The significance of giving as a contemporary socio-economic practice has been obscured both by mainstream economics and by the influence of the anthropological tradition. Andrew Sayer’s concept of moral economy offers a more fruitful framework for an economic sociology of contemporary giving, and one that appears to be largely consistent with social quality approaches. This article analyzes giving from the perspective of moral economy, questioning the view that giving is a form of exchange, and opening up the prospect of seeing it as the outcome of a more complex constellation of causal factors. It uses examples from the digital economy, in particular the phenomenon of open-source software, which nicely illustrates both the progressive potential of digital gifts and the ways in which they can be absorbed into the commercial economy.
Conversations in South India and the Anthropology of Ethics
This article contributes to the anthropology of ethics through an analysis of conversations among Muslim and Hindu householders in Tamil Nadu, India, about instances of alms/charitable giving where there is no expectation of direct reciprocity and where both giving and taking make reference to religion. I argue, first, that people make certain kinds of giving or taking ethical or unethical through talk and, second, that instances of ‘ethical talk’, which constitute reflections on and evaluations of action, point to questions concerning freedom and choice in people’s efforts to lead lives that are good or ‘good enough’. Such conversations also reveal a striving toward accepted forms of societal attachment and detachment while considering the claims that people can or should make upon each another.
The Social Evolution of Alterman's “Don't You Give Them Guns”
Nathan Alterman's poem “Don't You Give Them Guns” echoed European post–World War I anti-war literature. Curiously, the poem turned into a key text in a ritual instituted by members of the elite Jewish underground fighting force, the Palmach, which was established during World War II. This article is an attempt to understand how a pacifist poem came to be used by Jewish-Israeli soldiers at the heart of the 1948 War of Independence. In terms of theory, the analysis dwells on the relations between text and social context, arguing that alternative social ideas conceal themselves in poetry and other literary forms. These texts can be likened to undercurrents that preserve hidden social concerns. To follow the changing role of such texts, the article considers the fate of “Don't You Give Them Guns” from its birth in 1934 to its later manifestations in the early twenty-first century.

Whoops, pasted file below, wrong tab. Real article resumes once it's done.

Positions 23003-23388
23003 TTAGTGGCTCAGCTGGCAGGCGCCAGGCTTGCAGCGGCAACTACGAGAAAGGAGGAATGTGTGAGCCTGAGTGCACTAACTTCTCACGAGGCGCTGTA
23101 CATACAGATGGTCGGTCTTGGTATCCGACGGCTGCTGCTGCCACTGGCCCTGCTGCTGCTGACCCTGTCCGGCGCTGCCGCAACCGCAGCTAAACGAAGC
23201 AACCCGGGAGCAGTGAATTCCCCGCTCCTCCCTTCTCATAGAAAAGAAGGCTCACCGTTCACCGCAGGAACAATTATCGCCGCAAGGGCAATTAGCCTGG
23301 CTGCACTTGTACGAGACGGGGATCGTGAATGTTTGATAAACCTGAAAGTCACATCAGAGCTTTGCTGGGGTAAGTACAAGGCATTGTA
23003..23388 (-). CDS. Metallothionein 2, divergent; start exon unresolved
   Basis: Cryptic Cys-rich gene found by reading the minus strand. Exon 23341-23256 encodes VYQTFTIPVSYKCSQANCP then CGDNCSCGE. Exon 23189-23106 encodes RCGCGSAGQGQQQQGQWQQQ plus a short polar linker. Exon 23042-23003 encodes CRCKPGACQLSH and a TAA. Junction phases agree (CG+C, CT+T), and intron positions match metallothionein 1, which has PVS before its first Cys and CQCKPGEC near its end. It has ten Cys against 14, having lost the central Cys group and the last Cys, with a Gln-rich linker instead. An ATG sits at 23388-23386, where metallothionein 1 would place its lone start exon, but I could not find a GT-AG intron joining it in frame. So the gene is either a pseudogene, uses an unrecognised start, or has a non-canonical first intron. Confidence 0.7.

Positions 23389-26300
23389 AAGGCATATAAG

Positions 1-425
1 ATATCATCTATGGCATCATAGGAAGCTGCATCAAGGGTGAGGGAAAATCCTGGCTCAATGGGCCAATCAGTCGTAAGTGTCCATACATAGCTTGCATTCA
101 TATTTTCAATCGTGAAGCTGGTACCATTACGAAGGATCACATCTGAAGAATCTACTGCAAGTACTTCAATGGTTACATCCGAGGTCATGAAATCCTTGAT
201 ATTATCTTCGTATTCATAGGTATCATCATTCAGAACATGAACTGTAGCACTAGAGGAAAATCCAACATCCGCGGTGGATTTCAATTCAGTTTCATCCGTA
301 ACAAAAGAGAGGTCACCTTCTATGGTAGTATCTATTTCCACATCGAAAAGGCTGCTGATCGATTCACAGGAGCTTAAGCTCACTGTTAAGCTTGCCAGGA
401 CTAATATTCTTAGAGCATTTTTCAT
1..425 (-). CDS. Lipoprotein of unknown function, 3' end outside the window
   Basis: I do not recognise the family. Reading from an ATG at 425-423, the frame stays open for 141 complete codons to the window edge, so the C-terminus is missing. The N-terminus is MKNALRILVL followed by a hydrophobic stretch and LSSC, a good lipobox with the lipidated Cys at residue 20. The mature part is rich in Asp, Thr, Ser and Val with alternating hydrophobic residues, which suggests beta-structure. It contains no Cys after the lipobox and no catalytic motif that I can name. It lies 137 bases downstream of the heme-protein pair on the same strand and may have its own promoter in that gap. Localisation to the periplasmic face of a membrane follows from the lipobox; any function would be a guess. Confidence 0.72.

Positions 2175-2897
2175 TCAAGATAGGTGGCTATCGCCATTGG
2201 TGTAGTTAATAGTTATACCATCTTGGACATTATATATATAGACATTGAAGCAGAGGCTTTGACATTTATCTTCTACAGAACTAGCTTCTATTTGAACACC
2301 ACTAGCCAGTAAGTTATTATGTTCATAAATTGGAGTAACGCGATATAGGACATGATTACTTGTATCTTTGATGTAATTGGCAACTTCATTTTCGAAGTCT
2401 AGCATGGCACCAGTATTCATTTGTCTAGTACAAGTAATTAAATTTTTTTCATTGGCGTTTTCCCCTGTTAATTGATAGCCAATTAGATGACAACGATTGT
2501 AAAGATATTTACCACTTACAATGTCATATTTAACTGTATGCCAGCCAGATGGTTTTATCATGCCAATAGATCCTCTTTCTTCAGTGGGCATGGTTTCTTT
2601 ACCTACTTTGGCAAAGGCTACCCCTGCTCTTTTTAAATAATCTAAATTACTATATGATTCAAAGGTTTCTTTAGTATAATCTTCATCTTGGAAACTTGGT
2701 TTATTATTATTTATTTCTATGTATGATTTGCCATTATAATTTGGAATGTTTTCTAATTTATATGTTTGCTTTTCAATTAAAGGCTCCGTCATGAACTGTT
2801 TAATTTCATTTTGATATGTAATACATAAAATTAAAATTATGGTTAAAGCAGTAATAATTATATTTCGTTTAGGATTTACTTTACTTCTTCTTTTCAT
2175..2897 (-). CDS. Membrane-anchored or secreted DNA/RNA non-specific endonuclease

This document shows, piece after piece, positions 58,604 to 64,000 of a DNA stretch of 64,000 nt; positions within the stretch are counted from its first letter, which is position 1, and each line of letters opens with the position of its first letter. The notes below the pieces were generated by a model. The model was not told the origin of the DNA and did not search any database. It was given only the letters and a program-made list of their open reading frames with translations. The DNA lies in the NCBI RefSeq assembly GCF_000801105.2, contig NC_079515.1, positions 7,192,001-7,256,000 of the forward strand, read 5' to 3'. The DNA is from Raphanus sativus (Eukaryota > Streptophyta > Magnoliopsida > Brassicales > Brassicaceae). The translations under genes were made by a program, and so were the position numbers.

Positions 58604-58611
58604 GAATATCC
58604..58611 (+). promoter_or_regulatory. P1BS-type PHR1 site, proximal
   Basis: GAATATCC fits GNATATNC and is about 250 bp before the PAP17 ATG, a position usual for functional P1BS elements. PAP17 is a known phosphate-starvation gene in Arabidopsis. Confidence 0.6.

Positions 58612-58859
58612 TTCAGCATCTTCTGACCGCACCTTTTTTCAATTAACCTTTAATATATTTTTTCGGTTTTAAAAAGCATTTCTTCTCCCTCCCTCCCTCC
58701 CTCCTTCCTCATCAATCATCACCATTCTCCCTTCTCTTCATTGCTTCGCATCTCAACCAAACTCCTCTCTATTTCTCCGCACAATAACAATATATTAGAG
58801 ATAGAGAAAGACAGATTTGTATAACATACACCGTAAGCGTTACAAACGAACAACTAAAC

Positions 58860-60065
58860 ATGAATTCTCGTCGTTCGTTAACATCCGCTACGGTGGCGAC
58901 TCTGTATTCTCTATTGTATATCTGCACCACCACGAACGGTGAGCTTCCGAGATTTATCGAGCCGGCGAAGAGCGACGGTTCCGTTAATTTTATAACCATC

This article puts forward an experiential teaching method for becoming aware of, getting access to, and giving meaning to the sensory experiences that constitute and shape learning processes during social anthropological fieldwork. While social anthropologists use all their senses in the field, the preparation and processing of fieldwork are limited to certain senses. In accordance with the academic habitus, it is common to discuss theoretical texts pre-fieldwork and almost exclusively rely on making meaning of written fieldwork material afterwards. While cognitively produced textual sources and techniques of verbalisation (e.g. presentations) are extensively focused on, the body, emotional and sensory experiences are often overlooked in academic discourse and practices. The proposed experiential method integrates the dimensions of sensory experiences in classes, colloquiums and workshops, and brings into practice a teaching approach that includes the analysis of embodied knowledge and stresses its importance as an ethnographic source.
Ethnographical Work as a Reciprocal Activity
The history of Lypyrtti, an old pilot village in the southwestern coast of Finland, is for many villagers a story of depopulation of a vital community during the last fifty years. In 2005 the villagers of Lypyrtti expressed their interest in collecting the oral history of their village. This material is gathered, edited and released in the context of research on the topic of 'narrated environment', which draws attention to the interdisciplinary methods and theories of the practices of place making
Leo Baeck College, Centre for Jewish Education through the Retrospectoscope – David Goldstein Memorial Lecture, 16 June 2005